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Rare Montagu harriers breed on Norfolk coast

PUBLISHED: 07:24 31 August 2009 | UPDATED: 11:47 06 July 2010

The Montagu Harrier

The Montagu Harrier

Britain's rarest bird of prey has bred successfully on the Norfolk Coast.

Five female Montagu's harriers built their nests at secluded sites on the shores of The Wash this summer.

Britain's rarest bird of prey has bred successfully on the Norfolk coast.

Five female Montagu's harriers built their nests at secluded sites on the shores of The Wash this summer. Three were successful, rearing eight chicks.

Across the whole of southern England there were just 11 nests. Seven of them were successful, producing 19 chicks.

Almost half of the slender-winged bird's UK breeding population chooses farmland along Norfolk's coastline to raise its young.

But Jim Scott from the Harrier Protection Scheme, jointly run by the RSPB and Natural England, said experts were still unsure why.

"We don't know why the birds dismiss other areas in favour of north Norfolk and The Wash," he said. "The young birds might be taking a leaf out of their parents' book and returning to their original nesting ground year on year."

Montagu's harriers travel across Europe from Africa to breed each year, running the gauntlet of continental hunters on their long migration.

Once persecuted by gamekeepers, birds of prey still suffer with at least 20 shot, trapped or poisoned in East Anglia last year.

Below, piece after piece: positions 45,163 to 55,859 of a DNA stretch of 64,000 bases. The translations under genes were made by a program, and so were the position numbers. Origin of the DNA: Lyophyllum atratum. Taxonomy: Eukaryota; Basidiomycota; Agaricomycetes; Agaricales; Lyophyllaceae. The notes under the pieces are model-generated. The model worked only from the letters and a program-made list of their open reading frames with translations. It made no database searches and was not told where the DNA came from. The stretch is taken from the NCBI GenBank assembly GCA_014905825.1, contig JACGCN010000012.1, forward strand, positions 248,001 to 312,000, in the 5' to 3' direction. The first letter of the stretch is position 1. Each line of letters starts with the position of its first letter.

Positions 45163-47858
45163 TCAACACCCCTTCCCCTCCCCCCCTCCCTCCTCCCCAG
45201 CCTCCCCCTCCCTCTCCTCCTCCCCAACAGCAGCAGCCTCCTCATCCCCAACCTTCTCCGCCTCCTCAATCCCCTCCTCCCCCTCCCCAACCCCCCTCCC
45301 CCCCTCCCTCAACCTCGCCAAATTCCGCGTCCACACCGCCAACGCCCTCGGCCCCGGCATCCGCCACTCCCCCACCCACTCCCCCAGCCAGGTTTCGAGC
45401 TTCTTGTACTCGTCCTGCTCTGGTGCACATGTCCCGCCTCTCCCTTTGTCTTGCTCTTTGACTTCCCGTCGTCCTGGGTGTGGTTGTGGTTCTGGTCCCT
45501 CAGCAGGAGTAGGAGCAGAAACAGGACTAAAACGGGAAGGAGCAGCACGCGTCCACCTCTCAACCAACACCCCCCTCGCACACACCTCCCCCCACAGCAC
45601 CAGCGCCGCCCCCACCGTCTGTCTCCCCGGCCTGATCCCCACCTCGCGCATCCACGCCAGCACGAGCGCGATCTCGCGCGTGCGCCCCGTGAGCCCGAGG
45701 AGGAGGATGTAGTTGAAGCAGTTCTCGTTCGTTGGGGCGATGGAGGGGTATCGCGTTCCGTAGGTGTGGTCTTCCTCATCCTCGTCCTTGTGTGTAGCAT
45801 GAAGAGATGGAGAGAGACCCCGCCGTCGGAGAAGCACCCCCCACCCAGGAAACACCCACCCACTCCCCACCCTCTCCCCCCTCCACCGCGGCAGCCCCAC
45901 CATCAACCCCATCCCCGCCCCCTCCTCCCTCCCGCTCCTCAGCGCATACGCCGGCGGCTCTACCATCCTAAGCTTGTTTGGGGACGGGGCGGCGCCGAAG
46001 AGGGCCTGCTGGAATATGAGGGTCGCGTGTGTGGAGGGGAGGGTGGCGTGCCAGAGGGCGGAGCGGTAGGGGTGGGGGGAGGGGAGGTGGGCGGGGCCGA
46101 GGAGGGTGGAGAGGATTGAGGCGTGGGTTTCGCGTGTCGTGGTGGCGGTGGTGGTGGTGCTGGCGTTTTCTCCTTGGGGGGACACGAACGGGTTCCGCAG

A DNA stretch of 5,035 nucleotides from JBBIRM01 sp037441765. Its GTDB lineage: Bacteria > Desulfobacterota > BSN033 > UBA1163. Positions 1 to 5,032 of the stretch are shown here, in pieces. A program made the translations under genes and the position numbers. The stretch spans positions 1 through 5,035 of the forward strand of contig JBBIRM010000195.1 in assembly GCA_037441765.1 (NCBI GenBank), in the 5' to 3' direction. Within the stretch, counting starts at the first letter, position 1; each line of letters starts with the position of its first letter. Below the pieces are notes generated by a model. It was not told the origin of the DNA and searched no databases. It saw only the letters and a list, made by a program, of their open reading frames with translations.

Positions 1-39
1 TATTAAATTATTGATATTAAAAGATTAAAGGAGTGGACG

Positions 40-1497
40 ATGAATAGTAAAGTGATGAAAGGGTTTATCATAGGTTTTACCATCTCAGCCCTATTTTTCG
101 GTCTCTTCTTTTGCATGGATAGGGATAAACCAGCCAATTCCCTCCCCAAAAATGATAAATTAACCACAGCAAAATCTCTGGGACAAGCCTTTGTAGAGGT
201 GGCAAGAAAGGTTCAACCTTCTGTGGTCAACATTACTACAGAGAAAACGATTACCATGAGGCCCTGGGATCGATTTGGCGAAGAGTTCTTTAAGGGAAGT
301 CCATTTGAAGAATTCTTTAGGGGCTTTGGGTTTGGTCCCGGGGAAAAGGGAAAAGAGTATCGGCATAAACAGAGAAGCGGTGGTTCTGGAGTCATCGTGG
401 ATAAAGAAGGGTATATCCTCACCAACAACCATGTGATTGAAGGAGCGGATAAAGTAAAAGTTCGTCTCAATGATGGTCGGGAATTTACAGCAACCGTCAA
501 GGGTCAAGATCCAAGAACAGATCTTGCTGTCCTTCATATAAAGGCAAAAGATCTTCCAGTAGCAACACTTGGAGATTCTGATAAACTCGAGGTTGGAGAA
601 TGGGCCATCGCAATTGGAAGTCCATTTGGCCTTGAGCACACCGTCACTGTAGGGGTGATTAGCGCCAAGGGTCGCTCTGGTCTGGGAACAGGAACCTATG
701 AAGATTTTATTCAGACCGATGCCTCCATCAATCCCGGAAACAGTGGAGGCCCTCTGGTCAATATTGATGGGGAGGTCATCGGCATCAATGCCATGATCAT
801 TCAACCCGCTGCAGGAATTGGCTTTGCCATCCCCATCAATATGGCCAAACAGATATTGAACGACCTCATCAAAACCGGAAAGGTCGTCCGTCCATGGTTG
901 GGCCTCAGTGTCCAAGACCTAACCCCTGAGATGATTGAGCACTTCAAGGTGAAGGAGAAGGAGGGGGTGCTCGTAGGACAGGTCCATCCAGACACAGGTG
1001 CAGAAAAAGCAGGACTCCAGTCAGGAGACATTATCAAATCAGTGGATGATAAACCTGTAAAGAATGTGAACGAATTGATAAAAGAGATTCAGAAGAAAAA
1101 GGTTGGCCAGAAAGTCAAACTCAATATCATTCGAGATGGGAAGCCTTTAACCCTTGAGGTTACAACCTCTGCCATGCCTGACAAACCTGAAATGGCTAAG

The Harrier Protection Scheme aims to educate landowners and farmers to limit disturbance.

"These incredible birds are very prone to disturbance and without our protection this could cause nesting attempts to fail," said Mr Scott.

"If young birds haven't left the nest before harvest, farmers often leave an area uncut. In some areas where foxes may be an issue, we help farmers erect fencing to protect the birds."

More than 250 Montagu's harriers have bred since the protection scheme was launched, in 1982.

Nests on arable fields, where the bird is increasingly choosing to make its home, produce more chicks. Locations are kept a closely guarded secret, to protect broods from egg collectors.

Smaller than the buzzard, the Montagu's harrier is distinguished from its relatives the hen and marsh harriers by its pointed wings and the male's grey plumage.

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